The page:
— IMMIGRANT PROTECTION-RAUNER: Gov. Bruce Rauner has signed a law prohibiting state cooperation in creating a Muslim registry and OK'd allowing non-citizens to receive professional licenses.

— CANDIDATE'S MONEY-GIVEAWAY: The Illinois State Board of Elections has cleared a Chicago mayoral candidate who handed out more than $200,000 to people at a church.

— UNITED BRANDS-EXPANSION: A commercial kitchen equipment company will relocate a factory in Mississippi, investing $9.5 million and creating 250 jobs.

— PARASITIC ILLNESS-MCDONALD'S: Federal health officials say they have confirmed more than 500 cases of people who became sick with an intestinal illness after eating McDonald's salads.

— FISH KILL-LIBERTYVILLE: Hundreds of fish died in a suburban community's lake when oxygen levels plummeted after an herbicide was applied to combat aquatic plants.

— FIRE-HISTORIC RESTAURANT: A celebrated suburban Chicago restaurant has been significantly damaged by fire. Owners of the Maple tree Inn say they'll rebuild.

— MATTOON-ILLINOIS SCHOOL SHOOTING: A teenager who shot another student at an Illinois school cafeteria has pleaded guilty to aggravated battery with a firearm.

— AARON SCHOCK-CORRUPTION CASE: A Chicago-based federal judge will preside over the public corruption trial of former Republican Congressman Aaron Schock.

— LIBERTARIAN CANDIDATE-CHILD SUPPORT: A child-support check sent to the wrong ex-wife has given the Libertarian candidate for Illinois governor 30 more days to rectify the late payment.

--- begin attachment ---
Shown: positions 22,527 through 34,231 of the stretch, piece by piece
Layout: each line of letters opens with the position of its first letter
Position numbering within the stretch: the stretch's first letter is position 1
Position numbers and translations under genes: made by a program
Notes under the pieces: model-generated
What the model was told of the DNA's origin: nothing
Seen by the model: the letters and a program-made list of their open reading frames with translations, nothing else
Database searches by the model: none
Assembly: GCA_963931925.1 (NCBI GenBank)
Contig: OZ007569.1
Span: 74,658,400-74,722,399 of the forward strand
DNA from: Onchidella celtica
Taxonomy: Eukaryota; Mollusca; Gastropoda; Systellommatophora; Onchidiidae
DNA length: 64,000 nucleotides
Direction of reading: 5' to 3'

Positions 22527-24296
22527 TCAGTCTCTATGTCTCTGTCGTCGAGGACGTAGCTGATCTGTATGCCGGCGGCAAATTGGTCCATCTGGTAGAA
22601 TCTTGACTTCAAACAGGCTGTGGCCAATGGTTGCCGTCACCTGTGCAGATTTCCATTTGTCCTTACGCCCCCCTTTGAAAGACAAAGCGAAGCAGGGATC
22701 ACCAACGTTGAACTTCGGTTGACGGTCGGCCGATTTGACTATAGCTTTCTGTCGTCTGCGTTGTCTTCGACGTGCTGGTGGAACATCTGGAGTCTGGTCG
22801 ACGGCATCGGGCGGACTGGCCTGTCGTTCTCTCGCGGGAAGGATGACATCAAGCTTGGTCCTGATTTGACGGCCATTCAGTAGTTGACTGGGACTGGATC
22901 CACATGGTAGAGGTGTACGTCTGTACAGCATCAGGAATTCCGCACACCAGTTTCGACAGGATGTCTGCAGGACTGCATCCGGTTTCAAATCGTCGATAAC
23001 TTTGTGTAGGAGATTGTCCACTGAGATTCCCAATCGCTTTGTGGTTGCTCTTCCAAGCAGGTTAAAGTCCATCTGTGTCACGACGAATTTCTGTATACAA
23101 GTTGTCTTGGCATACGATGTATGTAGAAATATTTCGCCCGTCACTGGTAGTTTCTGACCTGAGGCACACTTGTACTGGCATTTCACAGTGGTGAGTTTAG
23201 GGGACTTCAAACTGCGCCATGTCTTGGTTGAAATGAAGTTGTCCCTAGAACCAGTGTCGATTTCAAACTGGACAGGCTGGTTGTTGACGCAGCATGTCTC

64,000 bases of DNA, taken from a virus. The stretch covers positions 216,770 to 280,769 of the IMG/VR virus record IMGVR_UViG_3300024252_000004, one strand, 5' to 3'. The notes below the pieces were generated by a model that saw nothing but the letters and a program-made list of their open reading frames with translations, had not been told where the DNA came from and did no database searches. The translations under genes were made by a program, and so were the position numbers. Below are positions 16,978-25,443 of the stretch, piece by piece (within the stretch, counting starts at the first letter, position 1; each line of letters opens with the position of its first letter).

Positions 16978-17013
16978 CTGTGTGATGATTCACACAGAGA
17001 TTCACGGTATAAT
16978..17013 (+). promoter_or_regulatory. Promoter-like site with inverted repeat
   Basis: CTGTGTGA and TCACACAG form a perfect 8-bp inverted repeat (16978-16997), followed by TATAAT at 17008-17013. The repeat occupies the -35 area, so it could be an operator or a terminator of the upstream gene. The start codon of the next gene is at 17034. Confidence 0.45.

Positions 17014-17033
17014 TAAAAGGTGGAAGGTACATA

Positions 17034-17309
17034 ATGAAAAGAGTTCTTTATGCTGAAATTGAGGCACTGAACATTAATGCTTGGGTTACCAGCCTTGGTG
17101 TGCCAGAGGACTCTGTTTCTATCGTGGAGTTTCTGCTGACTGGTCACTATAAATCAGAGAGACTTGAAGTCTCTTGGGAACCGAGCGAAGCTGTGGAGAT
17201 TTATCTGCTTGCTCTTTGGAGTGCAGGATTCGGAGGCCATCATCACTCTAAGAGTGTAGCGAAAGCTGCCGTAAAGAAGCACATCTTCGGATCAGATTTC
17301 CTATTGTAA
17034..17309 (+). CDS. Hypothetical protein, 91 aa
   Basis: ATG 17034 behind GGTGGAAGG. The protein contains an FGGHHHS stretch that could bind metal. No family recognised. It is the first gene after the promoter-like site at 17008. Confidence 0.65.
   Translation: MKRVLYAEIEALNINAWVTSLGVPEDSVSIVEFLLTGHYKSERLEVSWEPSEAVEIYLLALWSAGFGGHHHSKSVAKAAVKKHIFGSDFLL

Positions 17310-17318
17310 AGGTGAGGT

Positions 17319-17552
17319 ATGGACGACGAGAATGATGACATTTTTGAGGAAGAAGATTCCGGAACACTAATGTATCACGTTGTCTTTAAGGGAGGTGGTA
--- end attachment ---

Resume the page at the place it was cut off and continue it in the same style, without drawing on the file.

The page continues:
— HEARING AID BILL-YOUNG LOBBYIST: Gov. Bruce Rauner calls him "one of the youngest, most effective lobbyists" in Illinois. Hunter Martin's two-year lobbying effort ended this week when the Republican governor signed a law requiring insurance companies to pay for replacement hearing aids every three years for children under 18.



CHICAGO — Rookie David Bote struck again, connecting in the 10th inning for another game-ending home run that sent the Chicago Cubs over the Cincinnati Reds 3-2 on Friday for their third straight victory. Bote got behind 0-2 before driving Raisel Iglesias' next pitch deep to left field with one out. The infielder hit a bottom-of-the-ninth, two-out grand slam that beat Washington 4-3 on Aug. 12. By Jay Cohen. SENT: 630 words, photos.


DETROIT — Michael Fulmer returns to the mound for the Tigers after missing over a month with an oblique injury. Reynaldo Lopez starts for Chicago. By Baseball Writer Noah Trister. UPCOMING: 600 words, photos. Game starts at 7:10 p.m.



DETROIT — Chicago White Sox manager Rick Renteria has been cleared by doctors to rejoin the team, although it is not clear if he'll arrive in time for the start of Friday night's game at Detroit. Renteria has missed four games since experiencing lightheadedness Monday in Minnesota. Bench coach Joe McEwing has been managing the White Sox in his place. SENT: 230 words, photo.


MADISON, Ill. — The head of competition for IndyCar said Friday that Robert Wickens' car performed exactly as it was designed when it tore to pieces during a frightening wreck at Pocono, leaving the Canadian driver hospitalized with serious injuries to his spinal cord and extremities. By Dave Skretta. SENT: 780 words, photos.